Dana Anderson named childhood superhero

MIDDLEBURY — Let’s Grow Kids announced that Middlebury resident Dana Anderson is one of four Vermonters to be recognized as Early Childhood Superheroes for going above and beyond to help young children reach their full potential.
Anderson is the regional coordinator for the Addison Region Building Bright Futures Council, one of 12 regional councils operated by Building Bright Futures, a statewide nonprofit, public-private partnership focused on improving the well-being of young children and families by improving the system that serves them. Anderson strengthens Vermont’s early childhood system by securing grant funding for new programs and promoting collaboration within her community.
Anderson helped create an educational early childhood TV series on Middlebury Community Television called “Growing Bright Futures” and now produces it every month. Anderson says, “My hope for the future is to get more families engaged in wellness activities so the focus is on proactive health rather than fixing problems.”
The selection of Early Childhood Superheroes followed a statewide call for nominations of unsung heroes among educators, childcare professionals, parents, grandparents, volunteers, business people, policymakers, civic leaders and clergy. From the nominations, a panel of early childhood experts representing Building Bright Futures, Vermont Birth to Five, the Vermont Early Childhood Alliance and Let’s Grow Kids selected four Vermonters from various regions of the state who have demonstrated a commitment to the success of Vermont’s youngest children through “above and beyond” contributions to children’s lives.
“Early Childhood Superheroes understand what’s at stake when our children don’t have access to high-quality, early care and learning opportunities. They are working hard every day to address Vermont’s serious shortage of high-quality, affordable child care and they each deserve to be recognized for what they do to support Vermont’s youngest children,” said Let’s Grow Kids campaign director Robyn Freedner-Maguire.
The other Vermonters chosen for this round of Early Childhood Superheroes include:
Betsy Bailey, of Lyndonville, is the owner of Little Dipper Doodle Children’s Center, LLC. She considers the needs of all children in her care, whether by ensuring every child gets a present during the holidays, purchasing clothing for kids in need, providing rides to doctors’ appointments or helping with foster care.
Bailey’s program has five stars, the highest quality recognition level possible in Vermont’s quality recognition and improvement system for early care and learning programs known as STARS (STep Ahead Recognition System). Bailey says that making sure all kids have access to quality care starts with livable wages and benefits for providers, so that offering child care is sustainable and children can have consistent adults in their lives.
Kristy Haapala, of Braintree, is the executive director of Waitsfield Children’s Center, where she works hard to maintain the highest quality rating possible: accreditation by the National Association for the Education of Young Children and five stars from Vermont’s STep Ahead Recognition System. She is known for going above and beyond to meet the needs of families and young children.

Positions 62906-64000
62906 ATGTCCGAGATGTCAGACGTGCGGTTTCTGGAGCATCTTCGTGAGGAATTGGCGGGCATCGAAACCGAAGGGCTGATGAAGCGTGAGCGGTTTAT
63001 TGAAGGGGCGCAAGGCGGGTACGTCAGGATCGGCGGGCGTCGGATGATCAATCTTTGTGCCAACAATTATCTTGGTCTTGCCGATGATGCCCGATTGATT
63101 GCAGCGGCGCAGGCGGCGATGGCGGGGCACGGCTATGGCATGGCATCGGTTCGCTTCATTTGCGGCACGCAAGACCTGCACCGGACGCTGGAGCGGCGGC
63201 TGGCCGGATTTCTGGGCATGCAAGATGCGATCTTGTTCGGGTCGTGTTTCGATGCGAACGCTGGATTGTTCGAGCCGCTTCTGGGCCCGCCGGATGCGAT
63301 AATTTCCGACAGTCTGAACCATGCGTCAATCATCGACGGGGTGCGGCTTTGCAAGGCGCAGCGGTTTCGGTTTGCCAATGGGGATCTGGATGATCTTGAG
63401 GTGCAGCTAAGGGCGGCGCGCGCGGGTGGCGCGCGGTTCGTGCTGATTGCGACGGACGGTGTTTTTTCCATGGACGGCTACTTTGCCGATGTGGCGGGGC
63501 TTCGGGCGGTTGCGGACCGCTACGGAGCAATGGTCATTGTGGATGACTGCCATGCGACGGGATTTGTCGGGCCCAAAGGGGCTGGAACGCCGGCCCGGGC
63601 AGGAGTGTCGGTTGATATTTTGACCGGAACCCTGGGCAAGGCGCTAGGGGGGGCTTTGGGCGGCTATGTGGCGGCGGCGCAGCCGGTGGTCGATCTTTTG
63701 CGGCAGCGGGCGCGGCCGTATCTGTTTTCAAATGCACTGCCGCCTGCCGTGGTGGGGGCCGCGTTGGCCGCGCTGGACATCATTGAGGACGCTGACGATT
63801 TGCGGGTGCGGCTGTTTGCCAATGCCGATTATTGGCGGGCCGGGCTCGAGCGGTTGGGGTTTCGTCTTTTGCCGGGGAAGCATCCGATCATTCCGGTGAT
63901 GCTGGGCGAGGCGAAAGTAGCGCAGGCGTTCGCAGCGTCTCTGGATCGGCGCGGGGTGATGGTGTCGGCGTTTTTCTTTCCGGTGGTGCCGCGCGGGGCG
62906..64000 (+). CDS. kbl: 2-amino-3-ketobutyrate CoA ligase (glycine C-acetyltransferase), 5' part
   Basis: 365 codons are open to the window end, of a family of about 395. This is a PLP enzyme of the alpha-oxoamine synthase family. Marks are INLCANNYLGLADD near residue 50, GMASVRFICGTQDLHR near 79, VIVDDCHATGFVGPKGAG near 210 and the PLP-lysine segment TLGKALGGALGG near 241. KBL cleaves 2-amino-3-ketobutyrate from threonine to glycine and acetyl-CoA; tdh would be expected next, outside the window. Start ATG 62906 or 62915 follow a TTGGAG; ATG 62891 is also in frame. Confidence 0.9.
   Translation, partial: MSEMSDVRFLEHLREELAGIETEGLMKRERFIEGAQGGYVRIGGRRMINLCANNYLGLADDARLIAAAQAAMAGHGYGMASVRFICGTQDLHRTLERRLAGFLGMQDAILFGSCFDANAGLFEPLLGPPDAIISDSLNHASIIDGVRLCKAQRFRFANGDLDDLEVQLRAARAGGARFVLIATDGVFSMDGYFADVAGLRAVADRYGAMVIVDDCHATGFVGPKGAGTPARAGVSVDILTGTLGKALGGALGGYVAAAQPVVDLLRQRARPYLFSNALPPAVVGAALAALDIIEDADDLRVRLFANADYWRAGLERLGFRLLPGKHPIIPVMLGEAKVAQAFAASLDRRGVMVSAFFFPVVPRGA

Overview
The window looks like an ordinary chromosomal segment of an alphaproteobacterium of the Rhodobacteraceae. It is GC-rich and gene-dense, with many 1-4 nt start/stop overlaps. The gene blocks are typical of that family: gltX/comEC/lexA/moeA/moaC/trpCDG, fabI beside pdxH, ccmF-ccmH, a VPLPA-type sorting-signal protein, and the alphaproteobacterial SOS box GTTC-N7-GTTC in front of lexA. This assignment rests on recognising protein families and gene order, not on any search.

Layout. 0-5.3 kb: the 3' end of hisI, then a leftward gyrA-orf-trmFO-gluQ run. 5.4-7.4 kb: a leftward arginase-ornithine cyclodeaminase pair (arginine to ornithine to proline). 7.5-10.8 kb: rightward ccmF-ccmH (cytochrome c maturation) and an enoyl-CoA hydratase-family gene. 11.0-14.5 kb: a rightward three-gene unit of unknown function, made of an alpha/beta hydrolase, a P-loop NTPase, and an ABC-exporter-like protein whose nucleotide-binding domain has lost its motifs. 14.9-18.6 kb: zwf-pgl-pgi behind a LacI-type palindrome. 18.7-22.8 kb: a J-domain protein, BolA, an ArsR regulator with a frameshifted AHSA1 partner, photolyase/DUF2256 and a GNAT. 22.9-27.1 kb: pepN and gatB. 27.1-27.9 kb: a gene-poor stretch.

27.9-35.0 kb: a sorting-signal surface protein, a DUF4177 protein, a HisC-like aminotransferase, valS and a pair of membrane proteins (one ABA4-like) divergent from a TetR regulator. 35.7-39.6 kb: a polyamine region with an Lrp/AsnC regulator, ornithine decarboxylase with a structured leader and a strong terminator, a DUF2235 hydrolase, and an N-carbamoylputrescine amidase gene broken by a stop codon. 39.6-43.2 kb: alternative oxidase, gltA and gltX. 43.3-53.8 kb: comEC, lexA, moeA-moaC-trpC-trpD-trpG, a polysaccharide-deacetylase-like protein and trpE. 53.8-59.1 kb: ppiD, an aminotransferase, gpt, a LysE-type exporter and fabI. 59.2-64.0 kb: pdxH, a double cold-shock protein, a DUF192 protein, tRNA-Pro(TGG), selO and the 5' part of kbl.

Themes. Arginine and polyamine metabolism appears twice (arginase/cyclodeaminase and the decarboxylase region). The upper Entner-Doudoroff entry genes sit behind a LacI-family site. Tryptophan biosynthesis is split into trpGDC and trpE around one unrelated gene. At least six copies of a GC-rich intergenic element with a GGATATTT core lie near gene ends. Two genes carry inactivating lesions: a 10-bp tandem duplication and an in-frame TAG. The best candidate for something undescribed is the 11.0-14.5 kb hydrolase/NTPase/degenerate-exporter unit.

When a foster mom suddenly got the call from the Department of Children and Families that a 10-month-old baby was in need of emergency foster care, she called Haapala for help with child care. Haapala jumped into action to accommodate the infant, allowing the mom to care for and ultimately adopt the infant.
Rachel Hunter, of Springfield, a home-based child care provider, works tirelessly to improve Vermont’s early childhood system as a Vermont Birth to Five mentor and through her involvement with Building Bright Futures and STARS. She also serves on the Blue Ribbon Commission on Financing High Quality, Affordable Child Care. Hunter says, “I hope we can get to a point where all children can access quality care, that families can afford it and that they don’t have to choose sub-standard care to pay the mortgage.”
Let’s Grow Kids continues to seek nominations to join the ranks of Early Childhood Superheroes through an online nomination form: www.letsgrowkids.org/nominate-superhero.
A Let’s Grow Kids report released in the spring of 2016 found that almost half of Vermont infants and toddlers likely to need care don’t have access to any regulated child care programs, and 79 percent don’t have access to high-quality programs; this poses a significant challenge not only for Vermont’s families with young children, but also for Vermont’s communities and economy. Learn more at: www.letsgrowkids.org/stalled-start.
Let’s Grow Kids is a public awareness and engagement campaign about the important role that high-quality, affordable child care can play in supporting the healthy development of Vermont’s children during their first five years — the most important years for laying a foundation for future success in relationships, school and life.
Let’s Grow Kids is working with Vermont communities, organizations, businesses and individuals to create positive lasting change that will allow all of our children to succeed in life. Let’s Grow Kids is an initiative of the Permanent Fund for Vermont’s Children with support from the A.D. Henderson Foundation and the Turrell Fund.

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